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Tacos in the plaza
Tacos in the plaza
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Peter Calvin




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Malnutrition
Malnutrition

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Malnutrition
Description: A program by doctors of the world to help mothers and children suffering from malnutrition.

After a three-hour walk, Luisiano, three months old, wrapped in his mother?s cloth and all red from the clay-trail, finally gets to the health station of Cambuengo. The baby with a hagard look suffers from marasmus, a form of severe malnutrition. According to Rui, the supervisor of the nutrition center in Mungo for Doctors of the world, ?Luisiano must quickly be taken to the therapeutic nutritional center in Bailundo which treats the most severe cases.? The center in Mungo only treats moderate forms of malnutrition. Rui must argue at length in umbundu, the native language, to convince Raquel, Luisiano?s mother; she will have to leave her home, her land and her other small children during almost a month.

Before obtaining their premix ? a mixture of soja flour, corn and beans mixed with oil and sugar ? as well as fouba for the child and a bag containing a variety of food, the beneficiaries must attend a palestra, a course on malaria, hygiene, nutrition... given by angolese nurses.

Reconstruction ? Some new buildings can be seen on the Ilha, this narrow Luanda coastline. Building projects that hardly conceal a devastating standstill. Despite considerable rich natural resources (oil and diamonds in the north) and the return of peace, the country remains in a dead-end. Economy ruined by the appara tchiks of this socialist state and by the western countries, corruption, laminated roads, families torn apart, health programs afloat, malaria, malnutrition.

The picture would not be complete if we omit the 12 million mines disseminated all over Angola, almost as many as the population of the country, which delay any idea of reconstruction. Heritage of a conflict that has killed more than half a million people who haunt the nights of the survivors.

On the highlands of Planalto, formerly the granaries of Angola, awakening is painful. The inhabitants hesitate between fatalism and trust in the future. The small town of Bailundo is falling in ruins, as well as its hospital with its shattered windows and pierced roof allowing the rain to pour in. The exorbitant prices of basic materials, such as concrete or sheet metal. Same picture of desolation in Mungo. Indeed old town Unita now has electricity as well as a motor tractor. Only problem: the brand new engine and the land cultivated belong to the police commanding officer.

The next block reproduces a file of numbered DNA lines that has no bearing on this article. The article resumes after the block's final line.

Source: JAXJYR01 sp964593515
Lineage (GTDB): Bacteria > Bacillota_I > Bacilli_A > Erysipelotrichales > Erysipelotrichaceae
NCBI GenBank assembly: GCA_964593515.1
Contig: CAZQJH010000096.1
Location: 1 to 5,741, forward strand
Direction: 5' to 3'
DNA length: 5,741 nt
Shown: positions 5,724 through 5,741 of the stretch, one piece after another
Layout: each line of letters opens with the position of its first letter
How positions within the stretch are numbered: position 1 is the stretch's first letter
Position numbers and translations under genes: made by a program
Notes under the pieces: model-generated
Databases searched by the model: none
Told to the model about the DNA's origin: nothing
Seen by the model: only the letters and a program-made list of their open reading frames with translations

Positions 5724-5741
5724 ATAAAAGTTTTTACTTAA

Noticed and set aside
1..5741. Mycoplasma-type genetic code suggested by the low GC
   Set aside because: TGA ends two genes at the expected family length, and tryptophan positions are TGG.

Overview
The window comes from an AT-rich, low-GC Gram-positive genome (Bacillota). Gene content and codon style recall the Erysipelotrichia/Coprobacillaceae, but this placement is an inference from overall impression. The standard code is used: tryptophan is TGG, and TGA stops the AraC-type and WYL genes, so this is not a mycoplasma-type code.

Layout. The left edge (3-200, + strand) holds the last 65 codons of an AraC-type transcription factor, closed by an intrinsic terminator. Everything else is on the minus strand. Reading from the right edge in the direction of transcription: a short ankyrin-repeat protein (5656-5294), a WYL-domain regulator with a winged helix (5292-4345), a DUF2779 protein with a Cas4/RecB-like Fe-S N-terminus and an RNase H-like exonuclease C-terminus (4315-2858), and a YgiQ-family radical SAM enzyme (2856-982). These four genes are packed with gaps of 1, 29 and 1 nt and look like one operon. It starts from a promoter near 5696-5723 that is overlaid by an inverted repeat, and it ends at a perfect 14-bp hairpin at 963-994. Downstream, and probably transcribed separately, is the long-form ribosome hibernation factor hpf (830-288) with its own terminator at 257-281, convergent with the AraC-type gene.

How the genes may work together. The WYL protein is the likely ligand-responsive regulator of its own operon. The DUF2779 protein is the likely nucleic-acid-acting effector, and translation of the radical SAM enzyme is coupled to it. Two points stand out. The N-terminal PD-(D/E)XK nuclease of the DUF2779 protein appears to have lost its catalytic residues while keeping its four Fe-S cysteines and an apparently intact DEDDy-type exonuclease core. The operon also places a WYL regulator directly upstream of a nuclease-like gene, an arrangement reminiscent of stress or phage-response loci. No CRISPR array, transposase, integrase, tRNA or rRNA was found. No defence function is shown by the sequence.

Angola suffers from not moving ahead. Corruption, disastrous roads, expensive transportation, hamper the straightening up of the economy and health structures. Since 2002, Doctors of the world brings medical aid to a fragile population.

Text: Guillaume Plassais Journalist
Keywords: lehr-st?phane, Angola, children, streets, humanitarian, Africa, topicality, interactive, visit, photographs, documentary, discovered, photo-report, hunger, malnutrition, journalist, journalism, AIDS, neuro-graph
Date: 08.01.2006 20:52
Hits: 5162
Downloads: 0
Rating: 4.00 (1 Vote(s))
File size: 172.8 KB
Added by: Stephane Lehr

IPTC Info
Caption: MEDECINS DU MONDE
L’association a réhabilité les locaux pour les consultations, la pharmacie et le laboratoire, puis construit une dépendance pour abriter douze lits d’hospitalisation. Hormis la formation des personnels (promoteurs de santé et parteiras, les sages-femmes traditionnelles…), il a fallu recruter des mobilisateurs angolais : « Nous leur prêtons des vélos afin qu’ils préviennent les aldeas les plus lointaines de notre présence. Pour nous, leur travail est crucial pour atteindre toutes les populations et comprendre leurs besoins. »
Au total, une centaine d’Angolais ont été formés à Mungo. Dont soixante-six ex-Unita : une priorité pour l’association, car l’intégration de personnels des deux camps participe de la réconciliation nationale et de la pérennisation du travail engagé. Selon Nuria infirmière, le niveau de connaissance était très bas. Conséquence : l’hygiène médicale s’avérait catastrophique. « Une seringue pouvait servir plusieurs fois puis les infirmiers les jetaient dans une fosse où les enfants venaient s’amuser. » Quant aux parteiras ( sage femme), elles coupaient le cordon ombilical des nouveau-nés avec une lame de rasoir usagée ou un couteau de cuisine. La formation et l’organisation sont toutefois fondées sur l’écoute : « La motivation et l’échange de compétences (intégration des techniques traditionnelles, par exemple) sont les clefs de la réussite. » confirme Tatiana Farfan, sage-femme, qui forme les infirmières parteiras à Bailundo.




© STEPHANE LEHR/DEADLINE PRESS PHOTOS
Caption writer: GUILLAUME PLASSAIS
Byline: STEPHANE LEHR
Credit: © STEPHANE LEHR/DEADLINE PRESS P
Date created: 17/08/04
City: BAILUNDO
Country: Singapore
Copyright Notice: © STEPHANE LEHR/DEADLINE PRESS PHOTOS

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